Home > REVIEWS > Shorts > Interview with Olive Nwosu, director of Egúngún [Masquerade]
Interview with Olive Nwosu, director of Egúngún [Masquerade]
Saturday 5 February 2022, by
On the day of the Egúngún festival, Salewa returns to Lagos to bury her Mother. At the funeral, she encounters an acquaintance who forces her to confront old wounds. Egungun is a meditation on memory, identity and duty, on the many versions of ourselves that haunt and heal us.
How was Egúngún born?
Egúngún was born from a desire to investigate my own feelings about the idea of “Home”. As a wanderer, who has lived in many identities, this is a question I often grapple with: this sense of different lived lives, and possibilities of lives. How Fate takes us down one road – and what other versions of ourselves that are out there. And really, the injustice, randomness, and beauty of it all. It’s connected to the idea of the Egúngún, the masquerade, ancestors in a subliminal space who come back to remind us of their existence, to confront us with the many subconscious things that we do not quite know – past wounds, present fissures – so that we can confront them. In this way, the film is, I think, a meditation on memory, identity and duty. On the many versions of ourselves that haunt and heal us. And, hopefully, about a kind of acceptance – of Past, of Self, of Ego, after a long time of masquerading.
What did you wish to explore through Salewa’s character, a Nigerian woman who left her country to live in London and is married to another woman?
Salewa embodies the displaced, the Other, in search of a dream that can never be realised. Her whole life, a part of herself has always been hidden. She has always been masquerading. At home in Lagos, her sexual identity was hidden. In London, married to an English woman, her nationality, her Nigerianness, has been erased. She has successfully acclimatised to the UK; she is a successful woman. But she is still hiding. And what is hidden, ultimately, is always other. So, her wound is that she can never fully heal. She can never be fully all of herself.
What does Ladi’s eye problem symbolise?
Ladi’s eye is the embodiment of this wounding – something I think that we all carry. We go many years in our lives hiding from our core wound, dressing it in bandages, but it is still there. And then a moment comes when the wound is ruptured. I’ve had this experience. It can feel like a kind of madness. What we have repressed comes rushing back and it insists on being confronted. It’s as if past, present and future collapse and all that’s left is feeling. There is no logic to it – it assaults you, refusing to be cauterized. I really wanted to have a literal wound burst open, in the moment before Salewa confronts herself.
What directions did you give to Chukwulozie Sheila and Aladese Teniola?
The two actresses were amazing. Sheila is a dancer, and so much of her acting comes from her body. It was all very tactile, based in the sensory – imagining smells and sounds and feelings, and bringing them into her body. With Teni, it was a different process, she has been acting for many years and she had a lot of questions about the motivation for her character – what she wanted from Sheila, and questions about her past. We answered these questions together and that was really all she wanted. I really believe in working with the specific needs of each actor. And then we did the main scene, under the tree, several times. I think we had about 14 takes. It’s a single shot, and it goes on for a long time, and it had to feel organic and raw and real throughout. I think by doing it so many times it really evolved. With each take, the actors were able to find something new and to layer that on top of the last take. By the end, there was a real chemistry, a loss of inhibition and a truthfulness to the scene that I find very moving. I’m very proud of the work we did.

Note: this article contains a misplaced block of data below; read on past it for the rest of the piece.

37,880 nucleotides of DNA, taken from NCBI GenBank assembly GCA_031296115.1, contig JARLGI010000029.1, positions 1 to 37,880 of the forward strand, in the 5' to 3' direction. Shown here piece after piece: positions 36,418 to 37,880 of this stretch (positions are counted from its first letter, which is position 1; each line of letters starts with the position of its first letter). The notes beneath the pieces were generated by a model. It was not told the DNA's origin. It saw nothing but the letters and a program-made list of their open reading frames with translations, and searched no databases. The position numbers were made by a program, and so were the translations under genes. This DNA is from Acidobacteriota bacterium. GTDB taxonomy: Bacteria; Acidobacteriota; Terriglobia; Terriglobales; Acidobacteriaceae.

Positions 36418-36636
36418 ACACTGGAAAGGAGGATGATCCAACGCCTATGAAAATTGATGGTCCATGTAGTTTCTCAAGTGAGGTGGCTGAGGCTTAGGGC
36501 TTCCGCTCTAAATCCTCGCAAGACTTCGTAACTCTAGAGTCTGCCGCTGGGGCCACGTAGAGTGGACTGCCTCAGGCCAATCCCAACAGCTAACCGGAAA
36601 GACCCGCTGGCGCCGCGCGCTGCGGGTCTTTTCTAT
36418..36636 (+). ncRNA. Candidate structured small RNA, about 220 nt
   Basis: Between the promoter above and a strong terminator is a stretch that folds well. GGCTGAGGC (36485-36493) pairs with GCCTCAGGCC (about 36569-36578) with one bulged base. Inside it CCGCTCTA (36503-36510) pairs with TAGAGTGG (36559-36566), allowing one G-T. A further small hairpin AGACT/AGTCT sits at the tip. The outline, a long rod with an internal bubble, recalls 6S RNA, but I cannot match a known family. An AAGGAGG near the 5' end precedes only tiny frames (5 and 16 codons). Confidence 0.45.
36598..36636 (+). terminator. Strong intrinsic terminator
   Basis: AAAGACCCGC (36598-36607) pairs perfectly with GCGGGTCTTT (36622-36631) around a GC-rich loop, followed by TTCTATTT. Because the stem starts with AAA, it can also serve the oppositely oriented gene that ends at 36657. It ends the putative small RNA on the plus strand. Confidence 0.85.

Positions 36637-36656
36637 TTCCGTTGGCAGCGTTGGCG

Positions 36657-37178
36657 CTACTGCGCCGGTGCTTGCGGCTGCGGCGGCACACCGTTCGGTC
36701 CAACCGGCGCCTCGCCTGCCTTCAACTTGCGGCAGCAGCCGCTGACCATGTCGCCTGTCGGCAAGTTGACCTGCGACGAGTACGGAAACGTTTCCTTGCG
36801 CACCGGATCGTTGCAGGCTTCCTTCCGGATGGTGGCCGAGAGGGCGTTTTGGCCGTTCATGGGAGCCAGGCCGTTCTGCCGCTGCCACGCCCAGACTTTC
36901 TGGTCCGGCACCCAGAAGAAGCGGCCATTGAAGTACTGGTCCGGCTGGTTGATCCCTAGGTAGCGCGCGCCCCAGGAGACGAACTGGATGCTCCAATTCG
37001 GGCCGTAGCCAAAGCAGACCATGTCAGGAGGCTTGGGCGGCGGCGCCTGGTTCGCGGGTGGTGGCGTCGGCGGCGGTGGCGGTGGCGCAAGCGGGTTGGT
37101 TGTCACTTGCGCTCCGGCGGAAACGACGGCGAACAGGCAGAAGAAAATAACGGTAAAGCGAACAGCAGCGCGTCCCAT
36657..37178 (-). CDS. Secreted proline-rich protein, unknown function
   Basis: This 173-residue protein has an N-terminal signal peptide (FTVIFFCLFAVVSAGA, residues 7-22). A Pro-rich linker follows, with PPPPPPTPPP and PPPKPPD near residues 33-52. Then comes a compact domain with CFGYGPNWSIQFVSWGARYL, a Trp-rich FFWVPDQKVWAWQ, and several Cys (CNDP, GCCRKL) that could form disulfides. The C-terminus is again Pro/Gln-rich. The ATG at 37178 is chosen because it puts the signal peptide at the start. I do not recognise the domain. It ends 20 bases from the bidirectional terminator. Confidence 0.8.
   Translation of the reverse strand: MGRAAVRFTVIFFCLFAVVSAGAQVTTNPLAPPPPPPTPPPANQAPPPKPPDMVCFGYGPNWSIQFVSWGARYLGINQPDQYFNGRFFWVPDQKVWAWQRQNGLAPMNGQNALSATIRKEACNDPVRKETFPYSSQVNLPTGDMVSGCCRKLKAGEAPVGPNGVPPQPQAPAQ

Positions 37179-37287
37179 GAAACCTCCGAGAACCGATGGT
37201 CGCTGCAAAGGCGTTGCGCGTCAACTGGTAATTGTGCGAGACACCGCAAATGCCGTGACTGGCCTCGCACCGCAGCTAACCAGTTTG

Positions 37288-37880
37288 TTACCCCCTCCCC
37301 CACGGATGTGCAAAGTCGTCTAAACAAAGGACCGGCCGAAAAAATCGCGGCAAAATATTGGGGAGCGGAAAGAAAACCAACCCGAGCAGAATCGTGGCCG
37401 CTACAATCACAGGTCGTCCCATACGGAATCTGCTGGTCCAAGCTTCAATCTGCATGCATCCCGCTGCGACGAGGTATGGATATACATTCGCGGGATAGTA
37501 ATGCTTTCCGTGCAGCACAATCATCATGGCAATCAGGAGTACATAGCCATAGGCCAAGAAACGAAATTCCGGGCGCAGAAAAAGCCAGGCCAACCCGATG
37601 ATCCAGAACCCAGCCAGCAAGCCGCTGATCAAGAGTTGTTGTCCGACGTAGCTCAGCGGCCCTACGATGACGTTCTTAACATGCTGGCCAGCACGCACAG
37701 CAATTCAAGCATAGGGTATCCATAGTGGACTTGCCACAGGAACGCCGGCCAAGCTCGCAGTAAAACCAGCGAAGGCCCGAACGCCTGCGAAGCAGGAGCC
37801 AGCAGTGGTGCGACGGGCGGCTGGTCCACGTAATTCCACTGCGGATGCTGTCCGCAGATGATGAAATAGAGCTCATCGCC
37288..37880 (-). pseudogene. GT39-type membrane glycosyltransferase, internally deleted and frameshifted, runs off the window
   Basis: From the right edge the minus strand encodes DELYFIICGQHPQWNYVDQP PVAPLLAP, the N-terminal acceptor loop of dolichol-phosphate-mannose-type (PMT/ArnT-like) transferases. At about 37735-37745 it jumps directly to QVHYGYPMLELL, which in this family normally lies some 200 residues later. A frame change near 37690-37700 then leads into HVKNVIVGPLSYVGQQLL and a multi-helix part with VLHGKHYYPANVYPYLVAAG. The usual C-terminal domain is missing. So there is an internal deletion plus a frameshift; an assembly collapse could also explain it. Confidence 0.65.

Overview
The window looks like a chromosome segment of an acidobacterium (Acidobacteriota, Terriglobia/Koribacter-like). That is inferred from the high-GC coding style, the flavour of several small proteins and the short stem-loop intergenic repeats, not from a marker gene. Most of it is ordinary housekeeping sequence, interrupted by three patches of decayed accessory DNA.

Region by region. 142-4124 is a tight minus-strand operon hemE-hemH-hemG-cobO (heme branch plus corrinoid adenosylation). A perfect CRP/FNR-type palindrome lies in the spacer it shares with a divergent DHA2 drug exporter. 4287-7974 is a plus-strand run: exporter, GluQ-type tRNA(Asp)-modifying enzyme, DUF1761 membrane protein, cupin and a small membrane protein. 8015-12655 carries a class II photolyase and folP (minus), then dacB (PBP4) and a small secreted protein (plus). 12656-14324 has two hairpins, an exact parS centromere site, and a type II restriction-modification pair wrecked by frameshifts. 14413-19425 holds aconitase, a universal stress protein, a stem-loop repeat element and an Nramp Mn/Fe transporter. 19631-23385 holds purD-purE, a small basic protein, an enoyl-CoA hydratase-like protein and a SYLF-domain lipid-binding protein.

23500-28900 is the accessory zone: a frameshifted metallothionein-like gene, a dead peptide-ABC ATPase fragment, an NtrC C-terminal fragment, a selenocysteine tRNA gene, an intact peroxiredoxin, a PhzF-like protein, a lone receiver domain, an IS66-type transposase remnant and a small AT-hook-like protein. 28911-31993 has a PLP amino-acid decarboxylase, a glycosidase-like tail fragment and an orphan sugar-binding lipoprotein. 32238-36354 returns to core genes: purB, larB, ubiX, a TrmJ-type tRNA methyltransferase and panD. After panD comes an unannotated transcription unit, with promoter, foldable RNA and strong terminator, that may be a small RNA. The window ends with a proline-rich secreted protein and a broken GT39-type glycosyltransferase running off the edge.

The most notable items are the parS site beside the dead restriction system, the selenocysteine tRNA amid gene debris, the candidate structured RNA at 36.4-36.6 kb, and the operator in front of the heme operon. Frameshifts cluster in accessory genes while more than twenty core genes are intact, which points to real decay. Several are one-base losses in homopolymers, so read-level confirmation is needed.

Is there a particular short film that has made a strong impression on you?
Jane Campion’s Peel and Andrea Arnold’s Wasp are two short films I come back to again and again. Peel is so singular and sensory; it really opened my eyes to a different way of image-making. And I’ll never forget the main character in Wasp. I was blown away by her audacity. I love audacious women.
What’s your definition of a good film?
Hmm. For me, a good film is a deeply personal thing. It’s a film that rocks my world. And by that, I mean that I cannot ignore it, I am not in control. The film insists on affecting me in a way that I am incapable of escaping. It can happen for many different reasons, but usually it’s because there is a singularity and boldness of vision, an emotion that feels so true that my body resonates with it on a deeply subconscious level. I think it’s because the maker has transferred something of herself into her creation. It’s movie magic, isn’t it?